{P} S {R} |

The concept of a safe pre-condition derives its usefulness from the following property. From

{P} S {R} |

(wp(S, T) and P) :⇒ wp(S, R) | . (7) |

Here the term wp(S, T) describes the weakest pre-condition such
that S will reach “a final state satisfying T ”, but as each state satisfies
T by definition, this reduces to “the weakest pre-condition such that S
will reach a final state” or “will terminate properly”. From this observation
and the definitions, the above property follows immediately. It tells us that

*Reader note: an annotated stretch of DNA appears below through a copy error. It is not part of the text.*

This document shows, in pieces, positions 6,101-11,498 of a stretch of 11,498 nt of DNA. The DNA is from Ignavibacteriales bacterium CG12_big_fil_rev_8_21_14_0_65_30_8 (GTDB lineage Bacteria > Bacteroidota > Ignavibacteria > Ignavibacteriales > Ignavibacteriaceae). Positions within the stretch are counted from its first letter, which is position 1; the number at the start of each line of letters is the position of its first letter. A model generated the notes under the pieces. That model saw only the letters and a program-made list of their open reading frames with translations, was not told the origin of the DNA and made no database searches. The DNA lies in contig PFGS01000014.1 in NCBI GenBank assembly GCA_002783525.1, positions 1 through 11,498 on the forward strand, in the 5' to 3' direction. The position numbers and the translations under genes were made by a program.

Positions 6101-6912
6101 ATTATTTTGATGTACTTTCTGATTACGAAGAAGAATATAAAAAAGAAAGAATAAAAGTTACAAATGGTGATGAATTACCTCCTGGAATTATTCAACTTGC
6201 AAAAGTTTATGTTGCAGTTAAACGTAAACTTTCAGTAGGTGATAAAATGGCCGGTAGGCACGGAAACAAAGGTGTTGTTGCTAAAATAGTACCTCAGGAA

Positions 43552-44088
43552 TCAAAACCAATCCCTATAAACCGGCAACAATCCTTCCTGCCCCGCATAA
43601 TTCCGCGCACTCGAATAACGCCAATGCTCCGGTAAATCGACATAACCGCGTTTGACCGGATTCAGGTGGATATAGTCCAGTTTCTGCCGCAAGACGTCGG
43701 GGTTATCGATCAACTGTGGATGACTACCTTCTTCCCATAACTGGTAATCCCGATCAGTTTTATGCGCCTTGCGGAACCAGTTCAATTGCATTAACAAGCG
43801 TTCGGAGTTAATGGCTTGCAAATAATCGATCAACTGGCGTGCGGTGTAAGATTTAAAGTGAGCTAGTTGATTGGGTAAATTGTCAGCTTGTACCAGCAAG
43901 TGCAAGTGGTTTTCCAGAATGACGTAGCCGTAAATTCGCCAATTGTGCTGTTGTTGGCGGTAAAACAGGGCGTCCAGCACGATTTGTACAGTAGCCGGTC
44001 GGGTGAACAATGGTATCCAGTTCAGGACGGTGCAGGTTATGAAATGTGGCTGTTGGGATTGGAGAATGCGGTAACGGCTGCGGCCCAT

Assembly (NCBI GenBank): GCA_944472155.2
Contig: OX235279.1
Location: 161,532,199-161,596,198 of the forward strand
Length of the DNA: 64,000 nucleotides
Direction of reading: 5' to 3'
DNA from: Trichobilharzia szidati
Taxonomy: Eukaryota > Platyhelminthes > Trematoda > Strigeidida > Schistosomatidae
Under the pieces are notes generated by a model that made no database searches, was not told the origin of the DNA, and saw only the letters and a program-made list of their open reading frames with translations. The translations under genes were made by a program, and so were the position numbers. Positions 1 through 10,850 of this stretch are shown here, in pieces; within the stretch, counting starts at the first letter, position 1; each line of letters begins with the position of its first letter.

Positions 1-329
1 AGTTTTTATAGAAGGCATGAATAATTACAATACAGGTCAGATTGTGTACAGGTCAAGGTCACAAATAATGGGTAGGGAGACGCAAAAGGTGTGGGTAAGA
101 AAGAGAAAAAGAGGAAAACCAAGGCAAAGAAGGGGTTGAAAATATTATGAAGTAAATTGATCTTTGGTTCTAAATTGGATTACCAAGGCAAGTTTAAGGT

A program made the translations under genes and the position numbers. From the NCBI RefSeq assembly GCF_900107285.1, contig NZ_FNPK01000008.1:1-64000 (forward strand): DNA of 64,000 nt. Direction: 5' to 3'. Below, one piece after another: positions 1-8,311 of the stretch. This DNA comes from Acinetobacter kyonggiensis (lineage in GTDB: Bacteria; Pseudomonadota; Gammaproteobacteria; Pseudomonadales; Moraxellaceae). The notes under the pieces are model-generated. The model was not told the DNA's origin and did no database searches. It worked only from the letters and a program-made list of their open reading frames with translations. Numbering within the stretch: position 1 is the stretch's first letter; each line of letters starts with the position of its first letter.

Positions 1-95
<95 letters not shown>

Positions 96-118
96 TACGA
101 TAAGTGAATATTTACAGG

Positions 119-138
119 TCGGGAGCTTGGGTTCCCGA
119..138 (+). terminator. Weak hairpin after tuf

“(wp(S, T) **and** P)” is a sufficient pre-condition for the establishment of
the truth of R

The above relation between safe and sufficient pre-conditions will play a central role in the practice of program composition. The point is that termination is in general a tricky problem, but in deriving a safe pre-condition for the post-condition R we can ignore the termination problem. When establishing the termination we can ignore the post-condition R ! In formula (7) the requirements

1) | that the mechanism will terminate, and |

2) | that the final state will satisfy R |

Transcribed by Martin P.M. van der Burgt